Another structure for bearings and shafts which avoids burring on the shaft and does not employ set screws is that marketed under the trademark SKWEZLOC by Borg Warner Company, and is related to the structure of Mansfield U.S. Pat. No. 3,276,828 issued Oct. 4, 1966. This employs a split or non-continuous collar positioned around a segmented extension of the inner race ring of such a bearing with the collar having a head on each end at the split. A plain bore in one head of the split ring accommodates a bolt, and a threaded bore in the other head of the split collar receives the threads of the bolt. This plain bore and threaded bore are such that the bolt extends into the two bores at right angles to the axis to the shaft and the axis line of the bearing on the shaft. The collar operates in the normal manner of a hose clamp, and tightening the bolt draws the split or non-continuous collar around the segmented extension of the inner race ring.
A hose-clamp type structure is also disclosed in U.S. Pat. No. 3,304,140 to C. W. Hornigold which issued Feb. 14, 1967. The ring is non-continuous and is pulled together with a bolt at right angles to the axis of the shaft within the bearing by the same general structure as in Mansfield U.S. Pat. No. 3,276,828.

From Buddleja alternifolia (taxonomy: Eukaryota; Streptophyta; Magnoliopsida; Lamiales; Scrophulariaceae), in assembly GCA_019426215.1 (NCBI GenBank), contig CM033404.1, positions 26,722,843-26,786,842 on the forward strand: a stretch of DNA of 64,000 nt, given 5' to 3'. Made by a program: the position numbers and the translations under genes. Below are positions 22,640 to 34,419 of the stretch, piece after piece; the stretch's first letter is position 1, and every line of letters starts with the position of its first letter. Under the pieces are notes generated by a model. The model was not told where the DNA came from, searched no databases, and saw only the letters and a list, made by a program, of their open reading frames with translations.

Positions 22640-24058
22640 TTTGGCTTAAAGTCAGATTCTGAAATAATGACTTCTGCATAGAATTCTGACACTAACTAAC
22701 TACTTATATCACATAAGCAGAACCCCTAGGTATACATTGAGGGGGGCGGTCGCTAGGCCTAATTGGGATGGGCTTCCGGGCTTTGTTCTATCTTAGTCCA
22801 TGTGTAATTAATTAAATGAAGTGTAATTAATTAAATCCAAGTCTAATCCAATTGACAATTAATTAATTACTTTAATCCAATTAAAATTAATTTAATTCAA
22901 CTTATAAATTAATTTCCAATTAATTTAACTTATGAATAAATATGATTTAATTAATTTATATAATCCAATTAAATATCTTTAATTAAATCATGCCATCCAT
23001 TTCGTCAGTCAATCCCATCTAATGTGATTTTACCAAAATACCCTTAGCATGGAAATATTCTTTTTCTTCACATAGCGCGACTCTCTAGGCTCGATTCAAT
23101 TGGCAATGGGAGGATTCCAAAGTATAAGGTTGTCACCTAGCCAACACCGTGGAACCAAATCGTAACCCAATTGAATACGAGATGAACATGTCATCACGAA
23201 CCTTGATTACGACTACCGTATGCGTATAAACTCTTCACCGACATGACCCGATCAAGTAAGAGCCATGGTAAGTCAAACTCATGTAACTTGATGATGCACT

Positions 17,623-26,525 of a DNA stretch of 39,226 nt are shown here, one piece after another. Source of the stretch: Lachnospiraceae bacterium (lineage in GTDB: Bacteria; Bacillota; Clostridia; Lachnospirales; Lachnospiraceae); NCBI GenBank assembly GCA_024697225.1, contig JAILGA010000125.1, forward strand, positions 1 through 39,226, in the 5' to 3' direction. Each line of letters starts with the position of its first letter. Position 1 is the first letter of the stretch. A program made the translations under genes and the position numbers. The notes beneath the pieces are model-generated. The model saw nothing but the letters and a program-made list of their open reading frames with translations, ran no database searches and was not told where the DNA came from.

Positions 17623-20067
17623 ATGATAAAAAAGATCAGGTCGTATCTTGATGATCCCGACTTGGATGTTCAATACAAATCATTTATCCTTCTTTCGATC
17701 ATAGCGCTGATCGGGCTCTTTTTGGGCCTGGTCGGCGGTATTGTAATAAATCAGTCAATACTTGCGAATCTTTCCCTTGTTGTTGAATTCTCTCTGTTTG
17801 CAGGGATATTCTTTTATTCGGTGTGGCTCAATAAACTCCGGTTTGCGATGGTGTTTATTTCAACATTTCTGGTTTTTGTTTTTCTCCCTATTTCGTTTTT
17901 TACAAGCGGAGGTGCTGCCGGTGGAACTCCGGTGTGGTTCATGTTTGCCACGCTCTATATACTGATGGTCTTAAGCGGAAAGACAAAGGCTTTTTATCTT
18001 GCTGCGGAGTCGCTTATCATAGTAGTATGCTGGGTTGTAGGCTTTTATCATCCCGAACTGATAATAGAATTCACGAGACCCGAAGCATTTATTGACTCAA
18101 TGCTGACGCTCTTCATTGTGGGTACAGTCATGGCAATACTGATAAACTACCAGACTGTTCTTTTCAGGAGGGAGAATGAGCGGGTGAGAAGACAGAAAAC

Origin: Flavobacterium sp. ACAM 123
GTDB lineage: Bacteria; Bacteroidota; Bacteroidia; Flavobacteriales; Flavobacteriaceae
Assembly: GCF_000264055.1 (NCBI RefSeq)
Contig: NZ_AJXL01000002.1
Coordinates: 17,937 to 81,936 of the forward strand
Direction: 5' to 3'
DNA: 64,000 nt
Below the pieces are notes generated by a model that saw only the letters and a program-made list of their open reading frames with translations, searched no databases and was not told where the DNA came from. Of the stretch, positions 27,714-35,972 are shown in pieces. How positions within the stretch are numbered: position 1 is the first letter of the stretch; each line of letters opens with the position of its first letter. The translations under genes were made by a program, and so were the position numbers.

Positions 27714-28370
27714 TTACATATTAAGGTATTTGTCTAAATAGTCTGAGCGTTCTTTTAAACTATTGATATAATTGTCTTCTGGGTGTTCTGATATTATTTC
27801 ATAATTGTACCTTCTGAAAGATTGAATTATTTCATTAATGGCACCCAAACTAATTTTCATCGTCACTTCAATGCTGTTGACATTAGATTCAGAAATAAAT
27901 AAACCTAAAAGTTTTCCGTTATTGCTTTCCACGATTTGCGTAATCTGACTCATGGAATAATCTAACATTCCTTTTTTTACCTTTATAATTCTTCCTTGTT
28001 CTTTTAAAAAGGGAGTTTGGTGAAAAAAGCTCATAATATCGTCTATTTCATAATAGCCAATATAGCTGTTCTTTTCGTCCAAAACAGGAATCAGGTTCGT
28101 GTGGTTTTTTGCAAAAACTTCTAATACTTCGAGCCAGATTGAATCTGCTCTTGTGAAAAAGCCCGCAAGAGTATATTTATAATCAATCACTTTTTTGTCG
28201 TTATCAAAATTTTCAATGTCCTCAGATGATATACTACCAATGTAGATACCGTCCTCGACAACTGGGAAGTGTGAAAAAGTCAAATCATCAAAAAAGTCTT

With all of this patent and commercially used prior art, there were still problems in the art with respect to the adequacy of the holding power for the locking device for a bearing on a shaft, and comparative results from dynamic and axial static tests performed with prior art structures and the structure of the present invention show surprising and unexpected improvements in accomplishing the desired holding power by the method and structure of the present invention.
The prior art noted above goes back at least to the 1938 issuance of the patent noted herein, and over a longer period that the shafts and the inner race ring of anti-friction bearings have been assembled with the inner race ring of such a bearing locked on the shaft so that the shaft and inner race ring could rotate within a fixed outer race ring. Constructions as described above have been accepted and used widespread in the bearing industry, but because of the importance of locking a shaft and an inner race ring of a bearing together the problem has been extensively attacked in the industry in many different ways not only by the prior construction referred to, but by many different structures than those discussed above. The cost of such structures, a lack of ultimate concentricity in many between the shaft and the inner race ring, and other problems dictated a continued need for an improved locking mechanism.